Then, have that same man come out and say “No, this report shouldn’t be the sole evidence against anyone”, but the police STILL don’t make their own investigation.

    Then, come to find out months later, the police department is as corrupt as it gets, and has now publicly been shown to monstrously mishandle other investigations.

    And your mad because the former employers are seeing a chance to appeal, when they had no choice but to accept terms?

    It’s really not anything like the situation you presented, honestly.

  13. sjsundevil4 says: Feb 20, 2013 11:56 PM

    Actually, the former employers aren’t even appealing. They are just battling to make sure the money goes to the people it should go to, and not allow a corrupt organization like the NCAA, who can’t even handle the situations it’s supposed to be able to handle, have $60 Million and say “here ya go, Emmert. We trust you to do the right thing with it…”

  14. ndrick731 says: Feb 21, 2013 12:11 PM

    So the NCAA says it’s unconstitutional what the state of Pennsylvania wants to do. Since when is the NCAA a branch of government. I know they think they are a deity but now they think they’re the government too.

  15. amosalanzostagg says: Feb 21, 2013 10:45 PM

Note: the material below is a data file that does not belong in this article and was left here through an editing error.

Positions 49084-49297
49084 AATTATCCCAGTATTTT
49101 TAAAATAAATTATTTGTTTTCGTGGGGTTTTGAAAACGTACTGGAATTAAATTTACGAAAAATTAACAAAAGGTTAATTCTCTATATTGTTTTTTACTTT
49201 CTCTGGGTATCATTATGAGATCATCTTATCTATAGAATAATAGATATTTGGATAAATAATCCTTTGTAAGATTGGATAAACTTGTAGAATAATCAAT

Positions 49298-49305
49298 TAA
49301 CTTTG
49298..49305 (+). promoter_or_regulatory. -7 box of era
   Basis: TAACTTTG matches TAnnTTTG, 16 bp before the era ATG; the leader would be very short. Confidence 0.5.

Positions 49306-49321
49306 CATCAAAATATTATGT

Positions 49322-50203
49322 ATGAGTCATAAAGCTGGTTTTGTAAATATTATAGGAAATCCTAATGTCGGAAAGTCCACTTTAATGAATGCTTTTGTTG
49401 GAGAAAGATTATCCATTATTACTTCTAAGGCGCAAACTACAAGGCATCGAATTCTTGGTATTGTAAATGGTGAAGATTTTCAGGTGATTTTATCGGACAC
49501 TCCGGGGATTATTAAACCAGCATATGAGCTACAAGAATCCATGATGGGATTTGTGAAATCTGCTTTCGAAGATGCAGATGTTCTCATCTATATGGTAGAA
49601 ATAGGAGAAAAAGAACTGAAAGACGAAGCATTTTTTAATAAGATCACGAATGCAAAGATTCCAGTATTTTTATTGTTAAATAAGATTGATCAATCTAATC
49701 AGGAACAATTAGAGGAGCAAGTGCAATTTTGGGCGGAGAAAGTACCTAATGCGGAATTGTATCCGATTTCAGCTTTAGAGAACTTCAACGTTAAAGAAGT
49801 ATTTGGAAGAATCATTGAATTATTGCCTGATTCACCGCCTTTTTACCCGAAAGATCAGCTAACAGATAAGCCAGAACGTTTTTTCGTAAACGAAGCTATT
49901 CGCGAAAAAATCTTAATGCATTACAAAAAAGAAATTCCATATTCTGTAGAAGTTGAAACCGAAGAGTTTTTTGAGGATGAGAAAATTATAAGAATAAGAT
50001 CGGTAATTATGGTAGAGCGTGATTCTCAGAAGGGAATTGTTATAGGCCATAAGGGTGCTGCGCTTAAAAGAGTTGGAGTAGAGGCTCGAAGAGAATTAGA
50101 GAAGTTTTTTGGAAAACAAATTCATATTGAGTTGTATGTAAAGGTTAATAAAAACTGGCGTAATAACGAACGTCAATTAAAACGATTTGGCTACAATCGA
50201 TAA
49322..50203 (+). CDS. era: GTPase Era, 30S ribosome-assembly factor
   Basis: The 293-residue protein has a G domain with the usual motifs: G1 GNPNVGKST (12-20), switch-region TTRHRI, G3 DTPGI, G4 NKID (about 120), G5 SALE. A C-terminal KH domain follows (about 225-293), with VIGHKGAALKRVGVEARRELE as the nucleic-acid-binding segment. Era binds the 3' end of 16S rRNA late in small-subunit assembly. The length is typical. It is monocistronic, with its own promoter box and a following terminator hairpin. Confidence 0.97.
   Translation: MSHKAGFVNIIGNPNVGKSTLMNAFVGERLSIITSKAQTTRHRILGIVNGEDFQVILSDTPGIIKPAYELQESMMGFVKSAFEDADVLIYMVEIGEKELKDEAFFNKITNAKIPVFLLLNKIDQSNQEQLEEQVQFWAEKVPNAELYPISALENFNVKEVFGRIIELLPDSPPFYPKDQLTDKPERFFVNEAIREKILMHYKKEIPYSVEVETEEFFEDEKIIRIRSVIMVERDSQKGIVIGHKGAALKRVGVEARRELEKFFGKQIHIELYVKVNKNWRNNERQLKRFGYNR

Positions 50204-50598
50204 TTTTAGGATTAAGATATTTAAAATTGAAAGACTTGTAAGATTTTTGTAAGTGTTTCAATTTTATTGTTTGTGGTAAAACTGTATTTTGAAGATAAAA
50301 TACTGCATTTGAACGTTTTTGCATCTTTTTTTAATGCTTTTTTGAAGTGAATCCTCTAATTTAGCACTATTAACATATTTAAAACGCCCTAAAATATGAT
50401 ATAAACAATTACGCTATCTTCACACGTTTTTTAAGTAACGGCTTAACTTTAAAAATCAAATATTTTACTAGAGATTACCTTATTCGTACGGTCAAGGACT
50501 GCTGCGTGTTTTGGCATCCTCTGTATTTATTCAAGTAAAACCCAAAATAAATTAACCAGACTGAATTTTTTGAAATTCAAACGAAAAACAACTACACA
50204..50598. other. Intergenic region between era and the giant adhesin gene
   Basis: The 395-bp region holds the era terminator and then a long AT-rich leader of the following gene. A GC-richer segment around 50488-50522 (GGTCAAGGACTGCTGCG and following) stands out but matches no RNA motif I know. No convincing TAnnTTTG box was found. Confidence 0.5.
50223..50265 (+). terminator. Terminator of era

thraiderskin wrote on: Feb 20, 2013 11:48 PM

    That would be true, if the NCAA was responsible for punishing schools over non-competitive balancing issues. You see, when a public and federal law is broken (like child molestation) it is our legal system that handles those things, when it has to do with whether prostitutes (only an example) were used to help recruit, thus creating a competitive imbalance, that is when the NCAA becomes involved.

    Actually no, the NCAA came on board when four of the most powerful administrators with PSU (Spanier, Curley Schultz and Paterno) willfully decided to cover up over an extended period of time known “crimes” and allowed an environment to fester and grow in the form of Jerry Sandusky. It culminated with the duly authorized Freeh Report by the PSU University and it’s BoT’s. PSU found itself guilty and the President of PSU and the BoT’s agreed to the sanctions and penalties given by the NCAA (of which PSU is a signatory member).

    I see PSU alums daily and the argument that “Paterno was never interviewed!” and “the Freeh Report never interviewed other people indicted!” Moot point.

    This is where the NCAA served it’s membership. PSU duly asked the NCAA to ACCEPT it’s findings in the Freeh Report as the complete and OFFICIAL finding of fact into PSU’s “Lack of Institutional Control” on matters relating to University Administrators AND the PSU Athletic Department. The reason Messrs Curley, Spanier and Schultz were not interviewed for the Freeh Report is because of their
    upcoming felony trials. The NCAA us letting the LEGAL system handle that aspect.